I’ve just finished reading Andrea Wulf’s “The Invention of Nature” which is her biography of Alexander von Humboldt. I thoroughly recommend it. It’s a big read but a great one. I must confess I’m one of the apparently many who has never heard of Humboldt but am I glad I know something about him now.
One of the most amazing things about Humboldt is how he saw, described and wrote about Nature as a complete interconnected web, and he did this at the end of the 18th, and beginning of the 19th centuries. What an insight! What a vision! What an understanding! His enthusiasm for Nature and his insatiable curiosity are infectious, even now. But it’s his underlying fundamental insight which thrills me most. He describes ecology before the word was even invented. He sees the damage caused by short term economic greed and, more than that, he describes the environmental consequences of these short sighted actions. He demonstrates how the interconnected web of Nature means that these simple minded grabs for wealth will produce long term, far reaching negative consequences for many.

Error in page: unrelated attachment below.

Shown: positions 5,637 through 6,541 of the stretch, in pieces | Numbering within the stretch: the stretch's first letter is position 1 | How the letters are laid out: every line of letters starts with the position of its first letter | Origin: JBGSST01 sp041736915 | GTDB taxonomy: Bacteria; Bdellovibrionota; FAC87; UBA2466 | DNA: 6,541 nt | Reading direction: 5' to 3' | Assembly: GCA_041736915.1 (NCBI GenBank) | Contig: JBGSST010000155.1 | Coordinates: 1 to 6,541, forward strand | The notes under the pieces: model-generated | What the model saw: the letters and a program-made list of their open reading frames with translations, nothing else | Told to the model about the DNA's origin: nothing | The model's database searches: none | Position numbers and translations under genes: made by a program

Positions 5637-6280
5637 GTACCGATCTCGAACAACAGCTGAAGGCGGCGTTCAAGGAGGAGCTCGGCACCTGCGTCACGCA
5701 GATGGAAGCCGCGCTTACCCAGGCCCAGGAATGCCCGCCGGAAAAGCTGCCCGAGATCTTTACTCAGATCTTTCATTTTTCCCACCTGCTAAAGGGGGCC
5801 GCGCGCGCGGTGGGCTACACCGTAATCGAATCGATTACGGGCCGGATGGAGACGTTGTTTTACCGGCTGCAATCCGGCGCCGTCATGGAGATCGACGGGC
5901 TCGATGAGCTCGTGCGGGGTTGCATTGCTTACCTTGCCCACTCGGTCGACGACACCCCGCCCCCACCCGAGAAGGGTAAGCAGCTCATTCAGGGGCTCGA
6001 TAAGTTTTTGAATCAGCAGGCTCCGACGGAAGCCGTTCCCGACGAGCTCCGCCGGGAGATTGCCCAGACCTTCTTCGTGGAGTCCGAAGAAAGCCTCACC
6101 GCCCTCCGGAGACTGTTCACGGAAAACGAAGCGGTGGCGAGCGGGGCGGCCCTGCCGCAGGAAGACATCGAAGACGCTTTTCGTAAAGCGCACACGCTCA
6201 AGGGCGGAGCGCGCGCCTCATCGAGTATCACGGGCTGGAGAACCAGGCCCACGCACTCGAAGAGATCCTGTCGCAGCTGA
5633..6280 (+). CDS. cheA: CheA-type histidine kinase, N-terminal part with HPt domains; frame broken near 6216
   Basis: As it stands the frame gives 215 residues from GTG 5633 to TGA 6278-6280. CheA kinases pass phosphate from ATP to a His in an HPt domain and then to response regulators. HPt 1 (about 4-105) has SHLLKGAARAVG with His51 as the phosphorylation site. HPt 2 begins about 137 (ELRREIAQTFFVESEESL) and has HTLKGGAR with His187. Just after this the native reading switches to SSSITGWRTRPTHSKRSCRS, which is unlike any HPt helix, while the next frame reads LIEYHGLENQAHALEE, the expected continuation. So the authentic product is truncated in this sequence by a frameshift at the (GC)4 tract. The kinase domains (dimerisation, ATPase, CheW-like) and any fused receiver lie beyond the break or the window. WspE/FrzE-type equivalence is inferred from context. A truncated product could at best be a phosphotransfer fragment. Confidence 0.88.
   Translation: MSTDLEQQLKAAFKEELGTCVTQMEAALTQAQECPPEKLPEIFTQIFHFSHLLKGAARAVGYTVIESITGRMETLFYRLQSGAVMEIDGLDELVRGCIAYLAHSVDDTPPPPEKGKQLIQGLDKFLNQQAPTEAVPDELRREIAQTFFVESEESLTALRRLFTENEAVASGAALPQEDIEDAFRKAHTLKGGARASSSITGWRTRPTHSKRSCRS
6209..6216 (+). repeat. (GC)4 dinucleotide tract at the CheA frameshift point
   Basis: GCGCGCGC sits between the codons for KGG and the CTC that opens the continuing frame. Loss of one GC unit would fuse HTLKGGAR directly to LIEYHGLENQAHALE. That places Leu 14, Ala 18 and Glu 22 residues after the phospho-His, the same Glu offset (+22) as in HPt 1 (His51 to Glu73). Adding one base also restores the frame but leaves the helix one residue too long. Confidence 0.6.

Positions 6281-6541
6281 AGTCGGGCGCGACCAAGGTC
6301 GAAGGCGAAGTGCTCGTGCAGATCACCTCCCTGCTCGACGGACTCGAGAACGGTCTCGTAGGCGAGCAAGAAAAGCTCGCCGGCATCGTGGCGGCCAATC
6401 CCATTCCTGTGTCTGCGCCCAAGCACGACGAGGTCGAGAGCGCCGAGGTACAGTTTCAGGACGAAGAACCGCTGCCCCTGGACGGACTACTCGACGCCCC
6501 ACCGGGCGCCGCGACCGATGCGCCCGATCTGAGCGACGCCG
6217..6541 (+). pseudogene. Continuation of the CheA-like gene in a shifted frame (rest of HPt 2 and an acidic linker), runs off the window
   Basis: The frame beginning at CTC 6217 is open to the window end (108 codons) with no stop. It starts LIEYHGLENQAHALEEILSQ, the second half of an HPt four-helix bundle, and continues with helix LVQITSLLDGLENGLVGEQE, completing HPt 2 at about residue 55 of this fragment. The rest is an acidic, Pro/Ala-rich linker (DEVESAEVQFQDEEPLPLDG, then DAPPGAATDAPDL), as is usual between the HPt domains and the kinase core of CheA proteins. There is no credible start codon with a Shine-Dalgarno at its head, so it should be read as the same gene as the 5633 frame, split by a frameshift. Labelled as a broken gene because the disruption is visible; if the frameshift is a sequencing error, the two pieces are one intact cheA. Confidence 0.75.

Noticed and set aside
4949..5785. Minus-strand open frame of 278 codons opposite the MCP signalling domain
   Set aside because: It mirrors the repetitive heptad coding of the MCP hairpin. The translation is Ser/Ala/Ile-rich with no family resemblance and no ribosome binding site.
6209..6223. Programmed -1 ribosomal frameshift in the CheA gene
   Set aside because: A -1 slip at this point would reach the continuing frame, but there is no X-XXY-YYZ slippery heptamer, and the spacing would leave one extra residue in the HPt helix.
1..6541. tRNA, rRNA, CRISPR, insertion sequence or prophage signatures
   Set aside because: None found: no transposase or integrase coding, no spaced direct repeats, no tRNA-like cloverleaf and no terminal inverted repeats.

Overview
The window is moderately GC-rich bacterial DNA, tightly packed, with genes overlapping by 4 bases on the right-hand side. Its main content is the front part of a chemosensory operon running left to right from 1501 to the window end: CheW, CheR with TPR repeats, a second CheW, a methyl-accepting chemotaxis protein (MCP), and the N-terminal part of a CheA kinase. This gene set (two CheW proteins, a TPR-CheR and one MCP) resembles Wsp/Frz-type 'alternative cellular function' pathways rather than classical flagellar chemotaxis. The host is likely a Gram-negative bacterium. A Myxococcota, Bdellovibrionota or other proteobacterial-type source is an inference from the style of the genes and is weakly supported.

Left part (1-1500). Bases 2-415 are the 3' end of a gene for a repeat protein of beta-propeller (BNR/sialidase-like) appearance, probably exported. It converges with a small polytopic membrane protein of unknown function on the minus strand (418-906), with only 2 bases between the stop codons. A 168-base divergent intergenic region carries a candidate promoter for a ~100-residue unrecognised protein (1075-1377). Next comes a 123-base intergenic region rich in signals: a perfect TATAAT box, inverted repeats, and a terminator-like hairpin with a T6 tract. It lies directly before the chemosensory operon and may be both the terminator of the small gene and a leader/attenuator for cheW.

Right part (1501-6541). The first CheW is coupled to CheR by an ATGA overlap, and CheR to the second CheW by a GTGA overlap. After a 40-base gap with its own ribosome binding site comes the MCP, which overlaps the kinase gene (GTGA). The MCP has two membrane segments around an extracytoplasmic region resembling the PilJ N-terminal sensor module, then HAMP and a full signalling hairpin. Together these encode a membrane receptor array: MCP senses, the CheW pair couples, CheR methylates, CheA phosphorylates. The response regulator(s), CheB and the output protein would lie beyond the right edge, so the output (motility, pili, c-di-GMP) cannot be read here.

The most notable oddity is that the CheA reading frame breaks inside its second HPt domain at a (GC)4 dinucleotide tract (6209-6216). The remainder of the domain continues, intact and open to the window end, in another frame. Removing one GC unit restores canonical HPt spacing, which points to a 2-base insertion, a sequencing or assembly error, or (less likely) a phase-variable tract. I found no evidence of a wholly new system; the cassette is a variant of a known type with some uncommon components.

Seeing our world and everything in it as intimately, inextricably interconnected is the basis of holistic science. This is a science of wonder, exploration and discovery. He uses the best scientific instruments of the time to measure whatever he can measure, but he does something which scientists today so often fail to do. He uses the measurements to discover the connections. He puts things together rather than dividing them up. He sees nothing as existing in isolation. In other words he uses reductionist methods in a holistic way.
Reading about him is one of the clearest examples ever of integration. The two halves of his brain both worked brilliantly together. He pursued the new and climbed the highest mountains to see the world as a whole (right cerebral hemisphere). He measured, analysed and categorised (left cerebral hemisphere). Then he put it altogether in a vast web of contexts (right cerebral hemisphere again). What a great demonstration of using the whole brain. Of course I’m simplifying here. I’m sure he didn’t use his brain in such a linear fashion, but, still, I think it’s magnificent.
I thought about him again as I looked at this wonderful flower (see the image above). It’s called “Night sky”. Isn’t it stunning? Doesn’t it immediately show you how the human brain both discovers and creates connections?
That we can see the starry heavens in the soft purple petals of an earthy flower…….
Here’s a short video clip of Andrea Wulf talking about her book –